I'm not a Klingon ( )

Shawn Steele's thoughts about Windows and .Net Framework globalization APIs

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  • Blog Post: Converting text file code pages

    I've said "use Unicode" a lot, but sometimes there are programs that aren't doing what you'd expect, and outputting stuff in a different code page. Additionally, you might sometimes encounter a text file that was created using the system code page of a different machine. (Like if someone emailed me a...
  • Blog Post: What is Title Case?

    Disclaimer: I'm not an English teacher (that's my mom), so I'm sure my description of title casing in English probably has exceptions/variations. Title casing has an interesting history in computer programming. Programmers like to use CamelCase to make variable names more readable, and, particularly...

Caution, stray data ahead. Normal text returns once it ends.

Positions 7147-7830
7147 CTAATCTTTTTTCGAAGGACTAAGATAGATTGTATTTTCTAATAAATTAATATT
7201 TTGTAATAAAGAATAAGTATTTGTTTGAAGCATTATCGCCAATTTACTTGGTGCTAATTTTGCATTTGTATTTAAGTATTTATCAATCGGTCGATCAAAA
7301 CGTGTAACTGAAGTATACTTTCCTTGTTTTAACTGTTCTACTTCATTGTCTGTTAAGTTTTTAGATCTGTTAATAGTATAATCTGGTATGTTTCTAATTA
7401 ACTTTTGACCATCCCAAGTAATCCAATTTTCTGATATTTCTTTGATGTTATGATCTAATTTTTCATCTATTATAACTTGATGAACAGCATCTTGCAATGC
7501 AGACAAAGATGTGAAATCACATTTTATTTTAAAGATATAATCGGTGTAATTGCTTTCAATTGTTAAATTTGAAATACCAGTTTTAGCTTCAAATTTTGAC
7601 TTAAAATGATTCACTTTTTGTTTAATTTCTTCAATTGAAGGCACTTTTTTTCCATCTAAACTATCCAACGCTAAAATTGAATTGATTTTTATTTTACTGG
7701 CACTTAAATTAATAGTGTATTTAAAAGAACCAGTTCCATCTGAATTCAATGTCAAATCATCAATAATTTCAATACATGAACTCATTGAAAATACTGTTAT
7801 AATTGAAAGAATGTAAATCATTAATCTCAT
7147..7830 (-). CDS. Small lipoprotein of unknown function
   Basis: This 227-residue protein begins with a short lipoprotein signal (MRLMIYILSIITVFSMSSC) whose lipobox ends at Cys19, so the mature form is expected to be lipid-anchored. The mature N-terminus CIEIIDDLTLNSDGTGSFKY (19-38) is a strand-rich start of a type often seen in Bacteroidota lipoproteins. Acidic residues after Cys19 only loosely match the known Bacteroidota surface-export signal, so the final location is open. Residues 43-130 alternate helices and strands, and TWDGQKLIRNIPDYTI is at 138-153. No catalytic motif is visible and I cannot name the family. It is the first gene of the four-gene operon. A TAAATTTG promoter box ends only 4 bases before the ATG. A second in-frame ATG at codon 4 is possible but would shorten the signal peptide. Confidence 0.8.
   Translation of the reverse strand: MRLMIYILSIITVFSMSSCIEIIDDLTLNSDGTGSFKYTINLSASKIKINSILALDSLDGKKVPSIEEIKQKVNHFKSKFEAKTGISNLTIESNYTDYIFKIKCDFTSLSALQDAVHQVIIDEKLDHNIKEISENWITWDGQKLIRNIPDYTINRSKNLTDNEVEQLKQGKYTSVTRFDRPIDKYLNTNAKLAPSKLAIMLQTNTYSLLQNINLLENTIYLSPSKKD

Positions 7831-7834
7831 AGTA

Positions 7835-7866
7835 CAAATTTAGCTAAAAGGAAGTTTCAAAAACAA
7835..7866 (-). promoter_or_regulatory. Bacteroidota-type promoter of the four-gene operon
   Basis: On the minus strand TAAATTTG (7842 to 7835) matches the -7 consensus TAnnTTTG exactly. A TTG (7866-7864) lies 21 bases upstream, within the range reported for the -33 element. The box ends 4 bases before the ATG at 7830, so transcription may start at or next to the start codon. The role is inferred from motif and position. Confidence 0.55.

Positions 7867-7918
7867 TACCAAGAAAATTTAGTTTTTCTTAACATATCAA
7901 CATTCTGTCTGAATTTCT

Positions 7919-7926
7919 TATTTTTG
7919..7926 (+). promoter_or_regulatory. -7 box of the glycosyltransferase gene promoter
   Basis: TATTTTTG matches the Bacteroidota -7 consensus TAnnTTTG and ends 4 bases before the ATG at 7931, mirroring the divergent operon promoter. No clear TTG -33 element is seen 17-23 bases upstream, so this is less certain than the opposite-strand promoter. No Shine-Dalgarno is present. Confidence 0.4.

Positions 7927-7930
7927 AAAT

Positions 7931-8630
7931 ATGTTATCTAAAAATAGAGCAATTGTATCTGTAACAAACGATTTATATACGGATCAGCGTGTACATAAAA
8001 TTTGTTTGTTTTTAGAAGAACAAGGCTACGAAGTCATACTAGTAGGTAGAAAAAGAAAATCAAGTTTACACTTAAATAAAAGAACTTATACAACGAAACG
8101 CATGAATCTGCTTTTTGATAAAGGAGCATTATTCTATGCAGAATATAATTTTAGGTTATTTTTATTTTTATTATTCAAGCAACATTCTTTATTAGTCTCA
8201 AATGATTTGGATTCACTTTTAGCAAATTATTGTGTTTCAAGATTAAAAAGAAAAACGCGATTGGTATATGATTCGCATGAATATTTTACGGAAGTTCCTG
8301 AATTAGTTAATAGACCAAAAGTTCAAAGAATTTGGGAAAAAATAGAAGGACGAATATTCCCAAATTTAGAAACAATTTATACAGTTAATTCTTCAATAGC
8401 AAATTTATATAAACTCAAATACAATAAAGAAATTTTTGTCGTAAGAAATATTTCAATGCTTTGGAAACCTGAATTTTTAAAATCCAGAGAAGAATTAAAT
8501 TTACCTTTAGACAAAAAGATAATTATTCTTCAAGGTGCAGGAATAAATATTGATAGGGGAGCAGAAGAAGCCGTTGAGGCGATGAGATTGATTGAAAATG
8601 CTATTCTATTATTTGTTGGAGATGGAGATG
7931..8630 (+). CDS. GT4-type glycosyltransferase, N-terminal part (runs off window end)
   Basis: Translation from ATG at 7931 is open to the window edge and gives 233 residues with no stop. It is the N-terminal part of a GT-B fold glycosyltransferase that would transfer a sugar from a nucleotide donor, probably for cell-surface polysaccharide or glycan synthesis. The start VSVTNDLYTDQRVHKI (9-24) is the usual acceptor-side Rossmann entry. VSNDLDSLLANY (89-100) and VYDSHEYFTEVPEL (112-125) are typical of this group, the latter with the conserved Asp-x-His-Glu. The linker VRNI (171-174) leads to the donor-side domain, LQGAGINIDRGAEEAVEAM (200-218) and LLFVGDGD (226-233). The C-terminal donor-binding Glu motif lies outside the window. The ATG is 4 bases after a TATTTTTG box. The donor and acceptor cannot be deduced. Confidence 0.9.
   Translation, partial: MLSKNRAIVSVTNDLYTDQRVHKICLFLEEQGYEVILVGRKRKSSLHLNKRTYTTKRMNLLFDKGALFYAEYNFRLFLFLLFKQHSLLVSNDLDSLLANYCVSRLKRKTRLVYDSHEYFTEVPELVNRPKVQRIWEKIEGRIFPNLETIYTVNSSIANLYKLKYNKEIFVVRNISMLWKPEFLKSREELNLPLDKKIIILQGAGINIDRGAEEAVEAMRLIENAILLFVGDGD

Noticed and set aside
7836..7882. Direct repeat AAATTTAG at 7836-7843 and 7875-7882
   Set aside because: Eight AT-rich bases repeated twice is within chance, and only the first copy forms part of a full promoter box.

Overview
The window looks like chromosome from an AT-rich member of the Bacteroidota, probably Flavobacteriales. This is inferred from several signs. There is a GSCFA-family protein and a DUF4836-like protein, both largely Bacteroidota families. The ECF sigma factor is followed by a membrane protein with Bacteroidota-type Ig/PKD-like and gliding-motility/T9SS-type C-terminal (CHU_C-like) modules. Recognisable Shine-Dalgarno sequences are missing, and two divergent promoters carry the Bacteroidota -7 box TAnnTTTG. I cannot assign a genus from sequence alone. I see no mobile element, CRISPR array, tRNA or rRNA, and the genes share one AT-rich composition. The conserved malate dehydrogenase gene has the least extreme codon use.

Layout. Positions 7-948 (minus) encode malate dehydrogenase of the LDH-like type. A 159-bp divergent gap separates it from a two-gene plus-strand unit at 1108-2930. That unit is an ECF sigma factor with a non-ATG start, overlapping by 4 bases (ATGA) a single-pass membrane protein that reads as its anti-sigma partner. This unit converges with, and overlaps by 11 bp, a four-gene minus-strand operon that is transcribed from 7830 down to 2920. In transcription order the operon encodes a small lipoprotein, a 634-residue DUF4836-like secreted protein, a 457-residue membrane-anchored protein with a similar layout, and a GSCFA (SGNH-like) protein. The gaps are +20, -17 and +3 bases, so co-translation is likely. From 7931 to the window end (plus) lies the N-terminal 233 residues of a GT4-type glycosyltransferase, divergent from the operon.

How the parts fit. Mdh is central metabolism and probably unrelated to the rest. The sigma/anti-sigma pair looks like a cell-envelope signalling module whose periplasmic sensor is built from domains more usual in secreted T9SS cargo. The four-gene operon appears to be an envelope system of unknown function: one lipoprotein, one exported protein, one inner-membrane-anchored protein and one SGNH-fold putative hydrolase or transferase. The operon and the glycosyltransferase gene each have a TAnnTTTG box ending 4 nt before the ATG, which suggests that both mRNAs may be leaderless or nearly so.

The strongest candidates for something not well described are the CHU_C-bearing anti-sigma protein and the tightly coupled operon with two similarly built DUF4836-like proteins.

• Blog Post: Writing "fields" of data to an encoded file.

    The moral here is "Use Unicode," so you can skip the details below if you want :) A common problem when storing string data in various fields is how to encode it. Obviously you can store the Unicode as Unicode, which is a good choice for an XML file or text file. However, sometimes data gets mixed...
  • Blog Post: Why can't we strip the diacritics?

    We have some "best-fit" behavior which we generally consider to be "bad". Any loss of data is generally a bad thing, so we recommend storing data in Unicode (so you don't lose anything). Assuming you can't use Unicode, why is it so bad to just make everything ASCII-like? Maybe you have a published house...
  • Blog Post: Encoder/Decoder Encoding fallbacks fail after 2GB of data has been converted

    We have an unfortunate bug in .Net v2.0+ that causes encoding or decoding of more than 2GB of data to fail. That's a lot of data, but it still shouldn't do that. This is a problem with our built in fallbacks. Ironically, if you encounter bad bytes then the bug is reset and you're "good" for another...
  • Blog Post: How do I get HKSCS 2004 characters from Big-5 in .Net?